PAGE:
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maiorem specie mirabere” dixit “in isto. consequitur, quodcumque petit, fortunaque missum non regit, et revolat nullo referente cruentum.” 685tum vero iuvenis Nereius omnia quaerit, cur sit et unde datum, quis tanti muneris auctor. quae petit, ille refert, sed enim narrare pudori est, qua tulerit mercede; silet tactusque dolore coniugis amissae lacrimis ita fatur obortis: 690“hoc me, nate dea, (quis possit credere?) telum flere facit facietque diu, si vivere nobis fata diu dederint; hoc me cum coniuge cara perdidit: hoc utinam caruissem munere semper! “Procris erat, si forte magis pervenit ad aures 695Orithyia tuas, raptae soror Orithyiae, si faciem moresque velis conferre duarum, dignior ipsa rapi! pater hanc mihi iunxit Erectheus, hanc mihi iunxit amor: felix dicebar eramque; non ita dis visum est, aut nunc quoque forsitan essem. 700alter agebatur post sacra iugalia mensis, cum me cornigeris tendentem retia cervis vertice de summo semper florentis Hymetti lutea mane videt pulsis Aurora tenebris invitumque rapit. liceat mihi vera referre 705pace deae: quod sit roseo spectabilis ore, quod teneat lucis, teneat confinia noctis, nectareis quod alatur aquis, ego Procrin amabam; pectore Procris erat, Procris mihi semper in ore. sacra tori coitusque novos thalamosque recentes 710primaque deserti referebam foedera lecti:

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Metamorphoses Book VII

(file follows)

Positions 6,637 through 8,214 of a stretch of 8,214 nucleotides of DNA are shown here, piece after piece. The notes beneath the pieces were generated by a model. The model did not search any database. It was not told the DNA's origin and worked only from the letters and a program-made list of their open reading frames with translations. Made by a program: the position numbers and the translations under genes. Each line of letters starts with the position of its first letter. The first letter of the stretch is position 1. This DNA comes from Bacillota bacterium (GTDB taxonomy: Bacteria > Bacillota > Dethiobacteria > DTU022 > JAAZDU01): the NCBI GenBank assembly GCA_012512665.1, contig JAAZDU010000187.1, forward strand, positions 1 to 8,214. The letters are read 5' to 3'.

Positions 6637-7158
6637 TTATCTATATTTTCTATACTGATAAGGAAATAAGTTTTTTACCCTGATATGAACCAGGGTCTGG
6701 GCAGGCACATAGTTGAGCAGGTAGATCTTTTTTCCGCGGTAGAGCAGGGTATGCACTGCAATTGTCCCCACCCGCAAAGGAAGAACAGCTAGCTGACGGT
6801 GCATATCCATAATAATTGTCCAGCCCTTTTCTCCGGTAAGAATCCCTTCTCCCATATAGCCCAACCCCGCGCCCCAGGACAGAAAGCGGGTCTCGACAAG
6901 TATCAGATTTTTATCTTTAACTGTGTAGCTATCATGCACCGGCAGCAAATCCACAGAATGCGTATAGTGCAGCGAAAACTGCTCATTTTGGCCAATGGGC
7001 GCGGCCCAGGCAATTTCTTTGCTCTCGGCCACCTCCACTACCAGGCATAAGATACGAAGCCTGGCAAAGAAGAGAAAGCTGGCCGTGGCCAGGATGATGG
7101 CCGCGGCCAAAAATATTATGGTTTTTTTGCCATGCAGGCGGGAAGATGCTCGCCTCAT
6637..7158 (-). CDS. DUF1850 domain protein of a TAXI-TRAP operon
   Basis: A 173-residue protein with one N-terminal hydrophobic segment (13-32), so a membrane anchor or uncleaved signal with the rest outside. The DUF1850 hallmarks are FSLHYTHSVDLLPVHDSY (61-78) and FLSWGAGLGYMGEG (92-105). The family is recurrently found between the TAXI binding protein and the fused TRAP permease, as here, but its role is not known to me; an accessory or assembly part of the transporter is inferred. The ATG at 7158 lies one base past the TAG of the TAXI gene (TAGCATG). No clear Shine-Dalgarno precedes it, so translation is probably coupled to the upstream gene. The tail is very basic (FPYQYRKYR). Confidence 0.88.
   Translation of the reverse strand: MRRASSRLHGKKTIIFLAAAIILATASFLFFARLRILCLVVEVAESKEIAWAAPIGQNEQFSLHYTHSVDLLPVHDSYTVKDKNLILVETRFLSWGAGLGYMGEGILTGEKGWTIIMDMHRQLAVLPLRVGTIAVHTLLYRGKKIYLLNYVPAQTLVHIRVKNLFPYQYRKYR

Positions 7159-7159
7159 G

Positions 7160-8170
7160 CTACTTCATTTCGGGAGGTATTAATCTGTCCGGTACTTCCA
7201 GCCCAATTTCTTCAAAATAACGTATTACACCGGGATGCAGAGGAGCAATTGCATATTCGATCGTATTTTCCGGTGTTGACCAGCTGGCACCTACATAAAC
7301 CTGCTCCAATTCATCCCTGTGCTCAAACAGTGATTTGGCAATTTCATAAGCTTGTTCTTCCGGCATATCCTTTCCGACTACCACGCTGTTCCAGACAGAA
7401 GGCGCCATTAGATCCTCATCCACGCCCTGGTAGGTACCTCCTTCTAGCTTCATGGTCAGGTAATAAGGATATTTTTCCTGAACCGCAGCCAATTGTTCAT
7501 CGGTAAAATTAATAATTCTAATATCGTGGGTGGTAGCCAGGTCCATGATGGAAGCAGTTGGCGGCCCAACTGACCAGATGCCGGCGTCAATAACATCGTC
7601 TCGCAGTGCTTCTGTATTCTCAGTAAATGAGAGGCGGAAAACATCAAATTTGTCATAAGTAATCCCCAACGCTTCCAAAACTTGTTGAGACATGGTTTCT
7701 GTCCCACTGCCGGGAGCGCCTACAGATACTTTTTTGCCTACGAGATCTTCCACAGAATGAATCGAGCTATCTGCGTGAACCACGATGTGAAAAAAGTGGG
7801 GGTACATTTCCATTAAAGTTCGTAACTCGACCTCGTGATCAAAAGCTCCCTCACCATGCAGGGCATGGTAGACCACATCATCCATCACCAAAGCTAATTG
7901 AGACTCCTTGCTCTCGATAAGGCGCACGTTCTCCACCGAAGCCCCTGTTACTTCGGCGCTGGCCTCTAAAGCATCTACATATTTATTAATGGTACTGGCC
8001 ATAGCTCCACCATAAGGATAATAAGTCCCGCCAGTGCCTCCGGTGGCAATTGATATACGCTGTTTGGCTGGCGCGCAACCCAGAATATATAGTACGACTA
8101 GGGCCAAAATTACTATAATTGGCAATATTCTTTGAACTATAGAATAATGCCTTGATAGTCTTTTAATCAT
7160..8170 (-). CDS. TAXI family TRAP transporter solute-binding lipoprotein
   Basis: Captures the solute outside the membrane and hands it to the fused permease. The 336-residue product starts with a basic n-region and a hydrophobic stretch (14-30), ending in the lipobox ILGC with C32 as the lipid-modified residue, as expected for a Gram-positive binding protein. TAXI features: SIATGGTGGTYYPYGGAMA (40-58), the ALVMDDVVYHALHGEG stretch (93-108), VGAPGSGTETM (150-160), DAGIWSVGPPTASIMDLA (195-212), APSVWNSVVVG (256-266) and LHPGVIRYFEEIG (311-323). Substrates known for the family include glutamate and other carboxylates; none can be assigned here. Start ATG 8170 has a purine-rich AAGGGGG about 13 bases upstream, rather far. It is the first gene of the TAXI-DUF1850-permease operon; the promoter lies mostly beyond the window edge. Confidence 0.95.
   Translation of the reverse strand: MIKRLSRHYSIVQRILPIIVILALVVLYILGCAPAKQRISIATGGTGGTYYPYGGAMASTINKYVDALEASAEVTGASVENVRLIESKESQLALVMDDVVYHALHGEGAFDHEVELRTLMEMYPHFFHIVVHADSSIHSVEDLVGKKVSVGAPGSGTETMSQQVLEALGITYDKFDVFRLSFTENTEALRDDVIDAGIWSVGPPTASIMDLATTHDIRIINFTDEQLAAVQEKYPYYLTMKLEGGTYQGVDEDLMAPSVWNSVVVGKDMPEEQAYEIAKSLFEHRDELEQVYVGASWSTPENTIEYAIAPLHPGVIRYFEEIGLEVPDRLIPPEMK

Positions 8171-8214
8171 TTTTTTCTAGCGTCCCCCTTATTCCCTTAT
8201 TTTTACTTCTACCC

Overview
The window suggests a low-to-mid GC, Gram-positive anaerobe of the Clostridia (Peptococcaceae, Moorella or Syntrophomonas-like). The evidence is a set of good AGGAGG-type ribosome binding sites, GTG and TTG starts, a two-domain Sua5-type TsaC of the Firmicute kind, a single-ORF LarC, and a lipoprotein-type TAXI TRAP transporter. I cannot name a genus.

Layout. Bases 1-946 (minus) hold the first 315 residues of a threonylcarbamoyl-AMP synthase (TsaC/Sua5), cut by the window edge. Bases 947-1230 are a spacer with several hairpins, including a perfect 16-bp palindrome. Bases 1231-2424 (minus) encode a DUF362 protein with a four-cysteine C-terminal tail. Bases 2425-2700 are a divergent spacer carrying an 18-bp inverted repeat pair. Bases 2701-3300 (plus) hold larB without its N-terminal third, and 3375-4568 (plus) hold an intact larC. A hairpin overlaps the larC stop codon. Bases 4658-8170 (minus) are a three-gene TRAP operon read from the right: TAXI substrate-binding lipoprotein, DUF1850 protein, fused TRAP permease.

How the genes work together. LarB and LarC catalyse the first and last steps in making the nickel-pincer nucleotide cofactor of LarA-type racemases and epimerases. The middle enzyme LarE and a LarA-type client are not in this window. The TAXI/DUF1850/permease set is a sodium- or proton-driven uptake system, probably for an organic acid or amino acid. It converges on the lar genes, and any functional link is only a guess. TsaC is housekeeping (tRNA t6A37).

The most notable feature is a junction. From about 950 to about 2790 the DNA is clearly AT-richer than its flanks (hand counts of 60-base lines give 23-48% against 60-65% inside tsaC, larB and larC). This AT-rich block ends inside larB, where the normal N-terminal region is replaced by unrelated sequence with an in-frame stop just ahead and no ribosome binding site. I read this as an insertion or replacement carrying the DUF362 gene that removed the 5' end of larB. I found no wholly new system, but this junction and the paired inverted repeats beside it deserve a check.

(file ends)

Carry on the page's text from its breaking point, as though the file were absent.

than its beauty; it goes straight to any mark, and chance does not guide its flight; and it flies back, all bloody, with no hand to bring it.” Then indeed young Phocus was eager to know why it was so, and whence it came, who was the giver of so wonderful a gift. Cephalus told what the youth asked, but he was ashamed to tell at what price he gained it. He was silent; then, touched with grief for his lost wife, he burst into tears and said: “It is this weapon makes me weep, thou son of a goddess—who could believe it?—and long will it make me weep if the fates shall give me long life. This destroyed me and my dear wife together. And oh, that I had never had it! My wife was Procris, or, if by more likely chance the name of Orithyia has come to your ears, the sister of the ravished Orithyia. If you should compare the form and bearing of the two, Procris herself is the more worthy to be ravished away. It is she that her father, Erechtheus, joined to me; it is she that love joined to me. I was called happy, and happy I was. But the gods decreed it otherwise, or, perchance, I should be happy still. It was in the second month after our marriage rites. I was spreading my nets to catch the antlered deer, when from the top of ever-blooming Hymettus the golden goddess of the dawn, having put the shades to flight, beheld me and carried me away, against my will: may the goddess pardon me for telling the simple truth; but as truly as she shines with the blush of roses on her face, as truly as she holds the portals of the day and night, and drinks the juices of nectar, it was Procris I loved; Procris was in my heart, Procris was ever on my lips. I kept talking of my wedding and its fresh joys of love and the first union of my now deserted couch. The

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DOI: 10.4159/DLCL.ovid-metamorphoses.1916